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English Native Speaker
Thread poster: Kim Metzger

Kim Metzger  Identity Verified
Mexico
Local time: 14:56
German to English
Jan 3, 2007

This topic has been hashed over again and again, and I don't want to open up another discussion about abuse. It seems obvious that you don't become a native speaker of English if you move to Canada, say, as a 20-year-old and then live there for several years. Most people have one native language – their mother tongue.

I'd simply like to know if some of our members (Dutch, German, French, etc.) who declare English as their native language would not do so if other options were available. The way it stands now, a member has a choice of one native language or two native languages. Are some members now choosing English as a native language because they don't have the option of selecting near-native proficiency, for example?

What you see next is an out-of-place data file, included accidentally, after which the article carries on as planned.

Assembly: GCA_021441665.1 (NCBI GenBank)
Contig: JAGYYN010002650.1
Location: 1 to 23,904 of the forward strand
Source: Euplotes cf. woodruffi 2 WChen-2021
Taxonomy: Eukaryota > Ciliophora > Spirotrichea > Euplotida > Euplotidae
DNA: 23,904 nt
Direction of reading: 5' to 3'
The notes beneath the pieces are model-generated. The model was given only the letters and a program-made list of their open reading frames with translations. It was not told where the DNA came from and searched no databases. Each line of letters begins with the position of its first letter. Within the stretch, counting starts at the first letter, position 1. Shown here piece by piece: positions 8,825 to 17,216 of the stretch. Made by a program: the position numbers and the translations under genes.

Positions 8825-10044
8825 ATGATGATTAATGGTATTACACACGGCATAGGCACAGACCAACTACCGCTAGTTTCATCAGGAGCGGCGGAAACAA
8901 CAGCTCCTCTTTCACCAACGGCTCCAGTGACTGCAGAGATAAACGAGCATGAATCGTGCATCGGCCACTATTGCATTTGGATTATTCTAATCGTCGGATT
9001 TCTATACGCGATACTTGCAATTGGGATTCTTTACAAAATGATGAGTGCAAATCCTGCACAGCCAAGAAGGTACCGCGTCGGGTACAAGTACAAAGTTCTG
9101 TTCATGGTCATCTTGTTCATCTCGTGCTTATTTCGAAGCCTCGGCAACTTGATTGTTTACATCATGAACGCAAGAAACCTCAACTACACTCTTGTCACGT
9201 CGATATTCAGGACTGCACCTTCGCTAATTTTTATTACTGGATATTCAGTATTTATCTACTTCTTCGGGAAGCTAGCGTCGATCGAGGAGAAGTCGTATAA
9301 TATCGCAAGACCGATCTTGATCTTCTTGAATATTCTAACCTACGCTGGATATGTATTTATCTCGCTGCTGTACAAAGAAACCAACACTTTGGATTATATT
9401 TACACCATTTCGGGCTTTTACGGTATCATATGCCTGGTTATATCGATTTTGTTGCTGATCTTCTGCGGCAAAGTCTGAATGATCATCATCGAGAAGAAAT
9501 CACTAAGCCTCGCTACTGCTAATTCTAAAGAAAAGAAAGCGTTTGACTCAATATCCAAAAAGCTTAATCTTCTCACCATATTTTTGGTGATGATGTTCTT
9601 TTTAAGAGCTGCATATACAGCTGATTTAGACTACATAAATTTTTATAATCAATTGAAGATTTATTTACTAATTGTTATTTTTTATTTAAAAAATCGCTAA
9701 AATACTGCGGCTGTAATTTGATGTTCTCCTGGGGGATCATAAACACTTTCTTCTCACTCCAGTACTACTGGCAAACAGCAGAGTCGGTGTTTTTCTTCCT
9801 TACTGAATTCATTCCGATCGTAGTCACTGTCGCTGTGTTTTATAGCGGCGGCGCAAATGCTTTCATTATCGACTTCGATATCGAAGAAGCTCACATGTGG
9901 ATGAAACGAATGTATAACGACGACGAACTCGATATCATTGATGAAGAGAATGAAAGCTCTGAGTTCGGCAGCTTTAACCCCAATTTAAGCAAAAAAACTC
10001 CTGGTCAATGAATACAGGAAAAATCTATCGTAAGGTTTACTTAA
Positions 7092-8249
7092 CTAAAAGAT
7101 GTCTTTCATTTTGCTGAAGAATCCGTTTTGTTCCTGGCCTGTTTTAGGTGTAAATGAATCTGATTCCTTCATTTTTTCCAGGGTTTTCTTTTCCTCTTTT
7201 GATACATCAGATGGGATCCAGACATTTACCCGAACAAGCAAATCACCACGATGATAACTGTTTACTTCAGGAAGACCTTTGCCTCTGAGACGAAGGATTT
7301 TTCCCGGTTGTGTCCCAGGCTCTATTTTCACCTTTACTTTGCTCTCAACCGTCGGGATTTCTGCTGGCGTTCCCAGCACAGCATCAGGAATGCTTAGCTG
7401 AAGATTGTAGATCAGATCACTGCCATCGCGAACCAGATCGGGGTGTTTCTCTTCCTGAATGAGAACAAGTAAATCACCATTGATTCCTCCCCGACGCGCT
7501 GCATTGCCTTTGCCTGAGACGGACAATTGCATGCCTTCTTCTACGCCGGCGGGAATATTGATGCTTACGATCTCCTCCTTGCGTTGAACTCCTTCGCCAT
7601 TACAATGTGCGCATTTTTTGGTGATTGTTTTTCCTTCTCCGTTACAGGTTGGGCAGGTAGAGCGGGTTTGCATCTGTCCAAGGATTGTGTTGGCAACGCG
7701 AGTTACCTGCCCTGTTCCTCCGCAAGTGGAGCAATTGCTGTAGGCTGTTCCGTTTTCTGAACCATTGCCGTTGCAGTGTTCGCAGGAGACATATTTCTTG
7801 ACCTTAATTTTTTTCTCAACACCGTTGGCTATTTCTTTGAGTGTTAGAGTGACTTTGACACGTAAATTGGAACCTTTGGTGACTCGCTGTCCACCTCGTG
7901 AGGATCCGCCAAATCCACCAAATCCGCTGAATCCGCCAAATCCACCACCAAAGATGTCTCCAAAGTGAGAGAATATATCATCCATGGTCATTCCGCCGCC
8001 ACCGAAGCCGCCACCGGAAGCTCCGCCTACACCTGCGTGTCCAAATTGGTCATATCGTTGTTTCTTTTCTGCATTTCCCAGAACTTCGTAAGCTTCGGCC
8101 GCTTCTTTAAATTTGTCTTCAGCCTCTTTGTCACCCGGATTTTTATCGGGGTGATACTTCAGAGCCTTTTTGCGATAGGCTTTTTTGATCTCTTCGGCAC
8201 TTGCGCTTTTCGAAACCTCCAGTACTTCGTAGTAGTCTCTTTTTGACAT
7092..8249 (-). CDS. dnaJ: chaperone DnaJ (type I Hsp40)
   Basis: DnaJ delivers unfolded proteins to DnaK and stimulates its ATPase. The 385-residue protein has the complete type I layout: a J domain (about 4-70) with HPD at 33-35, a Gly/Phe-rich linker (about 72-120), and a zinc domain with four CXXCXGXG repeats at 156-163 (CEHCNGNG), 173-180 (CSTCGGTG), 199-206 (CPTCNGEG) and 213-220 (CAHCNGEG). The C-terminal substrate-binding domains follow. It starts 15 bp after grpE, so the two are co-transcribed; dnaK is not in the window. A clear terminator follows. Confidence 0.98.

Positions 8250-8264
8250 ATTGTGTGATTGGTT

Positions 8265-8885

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Lawyer-Linguist  Identity Verified
Portugal
Local time: 21:56
Dutch to English
+ ...
Hitting the nail on the head Jan 3, 2007

I think you've hit the nail on the head, Kim.

If an option for near-native proficiency was made available, it would sure go a long way to resolving some of the issues.

Without wishing to speculate, there would probably still be people who would lie about their abilities (and declare themselves native or near-native without being either) but at least those who didn't feel presently pressed to do so because of a lack of options could "come clean".

It would also give clients a more accurate indication. In some areas the combination of highly specialised knowledge + near-native proficiency (in all skills, including writing - good point Tuliparola) could well be a winning combination.





[Edited at 2007-01-03 23:06]